I found A Million Ways to Die in the West to be oddly reminiscent of early Woody Allen films like Bananas; intermittently hilarious, but not really a film. But if Woody pre-Annie Hall was simply stitching together sketches without anything but the most broadly-drawn larger narrative purpose, then it seemed like the reverse was happening to MacFarlane – making ‘a Western, goddamnit!’ sucked the humour out of his comedy-western script. And so to a knotty point – there was a grindingly efficient story structure at work, but the central comic conceit of MacFarlane’s movie was unclear. Critic Joe Griffin pitches the film as – “it’s a normal guy with 21st century sensibilities who lives in the violent frontier of the Old West and is dragged into a typical Western story.” This nails MacFarlane’s interactions with Amanda Seyfried, which come close to replicating the clinical psychoanalysis terms Woody uses with Louise Lasser in Bananas with an almost identical purpose – the comedy of language entirely inappropriate to the situation. But the first genuinely funny moment is MacFarlane’s later riff on the dead mayor, which literally comes out of nowhere. Along with the inevitably blood-soaked county fair, it suggests that the titular conceit of horrible deaths would’ve been a far better source of thematic comedy. Instead MacFarlane decides to mine comedy by working the most exhausted seams of the rom-com with Charlize Theron; even down to the obligatory big lie – she chose not to tell him she’s married to terrifying Liam Neeson. Only very occasionally (to wake the audience) does he sprinkles absurdist comic moments; and meanwhile he’s also trying to touch every Western generic base.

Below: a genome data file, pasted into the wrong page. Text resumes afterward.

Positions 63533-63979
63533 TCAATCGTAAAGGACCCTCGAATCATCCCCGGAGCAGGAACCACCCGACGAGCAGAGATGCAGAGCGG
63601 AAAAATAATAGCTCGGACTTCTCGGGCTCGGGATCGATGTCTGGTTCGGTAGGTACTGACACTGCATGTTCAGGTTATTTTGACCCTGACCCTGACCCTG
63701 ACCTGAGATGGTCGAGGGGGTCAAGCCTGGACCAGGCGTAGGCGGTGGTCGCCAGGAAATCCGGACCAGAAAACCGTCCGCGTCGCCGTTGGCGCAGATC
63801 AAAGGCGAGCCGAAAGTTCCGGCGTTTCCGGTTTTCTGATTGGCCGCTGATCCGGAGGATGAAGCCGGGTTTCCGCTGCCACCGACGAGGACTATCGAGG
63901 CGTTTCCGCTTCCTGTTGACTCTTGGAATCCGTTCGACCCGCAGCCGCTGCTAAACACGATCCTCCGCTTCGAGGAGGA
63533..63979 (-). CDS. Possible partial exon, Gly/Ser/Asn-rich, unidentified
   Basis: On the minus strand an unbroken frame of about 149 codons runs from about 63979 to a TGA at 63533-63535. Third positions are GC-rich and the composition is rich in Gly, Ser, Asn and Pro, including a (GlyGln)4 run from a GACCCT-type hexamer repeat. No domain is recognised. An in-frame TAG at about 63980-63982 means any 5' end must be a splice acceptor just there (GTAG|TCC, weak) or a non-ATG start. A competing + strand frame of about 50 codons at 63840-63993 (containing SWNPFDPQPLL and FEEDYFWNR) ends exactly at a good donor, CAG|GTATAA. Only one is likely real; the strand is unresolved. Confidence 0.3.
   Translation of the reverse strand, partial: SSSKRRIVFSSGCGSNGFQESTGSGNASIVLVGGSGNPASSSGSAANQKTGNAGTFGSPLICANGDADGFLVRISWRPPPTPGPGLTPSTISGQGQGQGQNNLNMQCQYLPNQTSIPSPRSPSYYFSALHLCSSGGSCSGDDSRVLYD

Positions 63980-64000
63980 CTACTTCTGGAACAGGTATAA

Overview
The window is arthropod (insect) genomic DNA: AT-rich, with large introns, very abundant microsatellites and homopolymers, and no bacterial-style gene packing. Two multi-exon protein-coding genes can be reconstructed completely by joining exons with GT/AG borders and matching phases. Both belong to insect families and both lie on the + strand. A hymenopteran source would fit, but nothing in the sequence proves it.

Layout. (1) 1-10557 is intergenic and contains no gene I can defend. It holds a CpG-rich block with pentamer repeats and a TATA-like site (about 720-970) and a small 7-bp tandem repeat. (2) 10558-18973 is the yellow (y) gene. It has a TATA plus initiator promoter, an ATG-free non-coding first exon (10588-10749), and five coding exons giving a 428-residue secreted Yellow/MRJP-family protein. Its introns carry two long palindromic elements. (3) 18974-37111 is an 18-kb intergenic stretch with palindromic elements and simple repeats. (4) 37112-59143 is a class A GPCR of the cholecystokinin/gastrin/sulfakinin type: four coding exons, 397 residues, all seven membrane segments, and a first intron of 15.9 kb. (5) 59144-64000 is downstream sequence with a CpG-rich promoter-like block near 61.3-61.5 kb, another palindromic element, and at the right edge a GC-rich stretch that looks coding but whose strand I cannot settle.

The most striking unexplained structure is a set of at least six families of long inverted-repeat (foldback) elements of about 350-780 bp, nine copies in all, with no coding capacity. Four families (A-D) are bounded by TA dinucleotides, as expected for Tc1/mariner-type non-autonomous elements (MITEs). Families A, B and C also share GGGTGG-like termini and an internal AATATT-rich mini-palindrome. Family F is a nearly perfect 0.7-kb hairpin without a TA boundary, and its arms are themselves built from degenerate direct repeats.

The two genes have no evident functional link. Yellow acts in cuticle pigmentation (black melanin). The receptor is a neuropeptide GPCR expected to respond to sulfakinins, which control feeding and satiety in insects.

Griffin writes “This, I think, is what happens when someone has had too much control on a project so early in his film career.” MacFarlane is the star, director, co-writer, and producer of A Million Ways; and his co-writers are his Ted and Family Guy cohorts Alec Sulkin and Wellesley Wild. That’s a lot of control. To put it in context, it’s more than M Night Shyamalan ever managed to acquire at the height of his hubris. It’s undeniable that without the success of Ted it’s unthinkable that MacFarlane would have been allowed to cast himself as the physical lead, and it’s probably equally unlikely that Wellesley and Sulkin would alienate their TV day-job boss by proposing a page-one rewrite of his pet film project. I have to agree with Griffin because getting too much control because of success is part and parcel of the disastrous creative bubble I described in 2011 which I predicted would scupper The Dark Knight Rises; Wellesley and Sulkin wouldn’t be silent because they wouldn’t want to rain on MacFarlane’s scripting parade, they’d be silent because they’d be doing the Macarena in the middle of the parade. Because they’d written Ted they’d assume whatever any of them suggested would be equally awesome, and so nobody cries halt until the train has gone far over the horizon. But I want to dissent against myself and speculate that what happened in the Million Ways writers’ room (story structure and Western tropes pushing out badly needed jokes) was the same as the fiasco that occurred not so long ago in another writers’ room not so very far away…

Cowboys and Aliens